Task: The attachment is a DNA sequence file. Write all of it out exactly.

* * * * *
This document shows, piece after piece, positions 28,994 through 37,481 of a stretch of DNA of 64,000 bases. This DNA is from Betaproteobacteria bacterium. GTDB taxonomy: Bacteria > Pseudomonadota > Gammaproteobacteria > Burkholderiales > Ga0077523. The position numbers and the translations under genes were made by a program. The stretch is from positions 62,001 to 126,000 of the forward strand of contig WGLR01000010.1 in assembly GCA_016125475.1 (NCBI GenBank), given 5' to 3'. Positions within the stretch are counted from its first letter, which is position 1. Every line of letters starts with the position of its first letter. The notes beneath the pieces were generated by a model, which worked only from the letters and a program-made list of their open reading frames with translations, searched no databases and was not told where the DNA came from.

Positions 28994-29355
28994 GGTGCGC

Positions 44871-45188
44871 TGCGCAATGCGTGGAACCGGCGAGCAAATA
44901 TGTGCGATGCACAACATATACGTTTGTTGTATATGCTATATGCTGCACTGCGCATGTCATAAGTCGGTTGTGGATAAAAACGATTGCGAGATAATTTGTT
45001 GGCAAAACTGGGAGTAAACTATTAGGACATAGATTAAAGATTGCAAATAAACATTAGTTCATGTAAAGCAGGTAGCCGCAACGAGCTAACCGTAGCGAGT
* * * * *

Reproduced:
This document shows, piece after piece, positions 28,994 through 37,481 of a stretch of DNA of 64,000 bases. This DNA is from Betaproteobacteria bacterium. GTDB taxonomy: Bacteria > Pseudomonadota > Gammaproteobacteria > Burkholderiales > Ga0077523. The position numbers and the translations under genes were made by a program. The stretch is from positions 62,001 to 126,000 of the forward strand of contig WGLR01000010.1 in assembly GCA_016125475.1 (NCBI GenBank), given 5' to 3'. Positions within the stretch are counted from its first letter, which is position 1. Every line of letters starts with the position of its first letter. The notes beneath the pieces were generated by a model, which worked only from the letters and a program-made list of their open reading frames with translations, searched no databases and was not told where the DNA came from.

Positions 28994-29355
28994 GGTGCGC

Positions 44871-45188
44871 TGCGCAATGCGTGGAACCGGCGAGCAAATA
44901 TGTGCGATGCACAACATATACGTTTGTTGTATATGCTATATGCTGCACTGCGCATGTCATAAGTCGGTTGTGGATAAAAACGATTGCGAGATAATTTGTT
45001 GGCAAAACTGGGAGTAAACTATTAGGACATAGATTAAAGATTGCAAATAAACATTAGTTCATGTAAAGCAGGTAGCCGCAACGAGCTAACCGTAGCGAGT